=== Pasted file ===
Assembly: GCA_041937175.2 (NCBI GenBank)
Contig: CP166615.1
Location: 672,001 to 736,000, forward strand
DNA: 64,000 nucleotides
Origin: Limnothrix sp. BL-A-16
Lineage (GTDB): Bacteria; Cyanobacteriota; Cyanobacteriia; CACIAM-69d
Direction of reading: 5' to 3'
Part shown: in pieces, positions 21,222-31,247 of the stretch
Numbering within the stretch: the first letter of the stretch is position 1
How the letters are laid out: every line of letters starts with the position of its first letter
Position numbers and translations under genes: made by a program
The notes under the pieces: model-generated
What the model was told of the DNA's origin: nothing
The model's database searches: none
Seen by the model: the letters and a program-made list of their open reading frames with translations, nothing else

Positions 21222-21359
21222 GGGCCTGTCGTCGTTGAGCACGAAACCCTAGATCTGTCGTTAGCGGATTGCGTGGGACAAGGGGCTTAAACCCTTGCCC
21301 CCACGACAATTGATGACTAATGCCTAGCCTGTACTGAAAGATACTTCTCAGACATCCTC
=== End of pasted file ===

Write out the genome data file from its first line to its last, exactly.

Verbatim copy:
Assembly: GCA_041937175.2 (NCBI GenBank)
Contig: CP166615.1
Location: 672,001 to 736,000, forward strand
DNA: 64,000 nucleotides
Origin: Limnothrix sp. BL-A-16
Lineage (GTDB): Bacteria; Cyanobacteriota; Cyanobacteriia; CACIAM-69d
Direction of reading: 5' to 3'
Part shown: in pieces, positions 21,222-31,247 of the stretch
Numbering within the stretch: the first letter of the stretch is position 1
How the letters are laid out: every line of letters starts with the position of its first letter
Position numbers and translations under genes: made by a program
The notes under the pieces: model-generated
What the model was told of the DNA's origin: nothing
The model's database searches: none
Seen by the model: the letters and a program-made list of their open reading frames with translations, nothing else

Positions 21222-21359
21222 GGGCCTGTCGTCGTTGAGCACGAAACCCTAGATCTGTCGTTAGCGGATTGCGTGGGACAAGGGGCTTAAACCCTTGCCC
21301 CCACGACAATTGATGACTAATGCCTAGCCTGTACTGAAAGATACTTCTCAGACATCCTC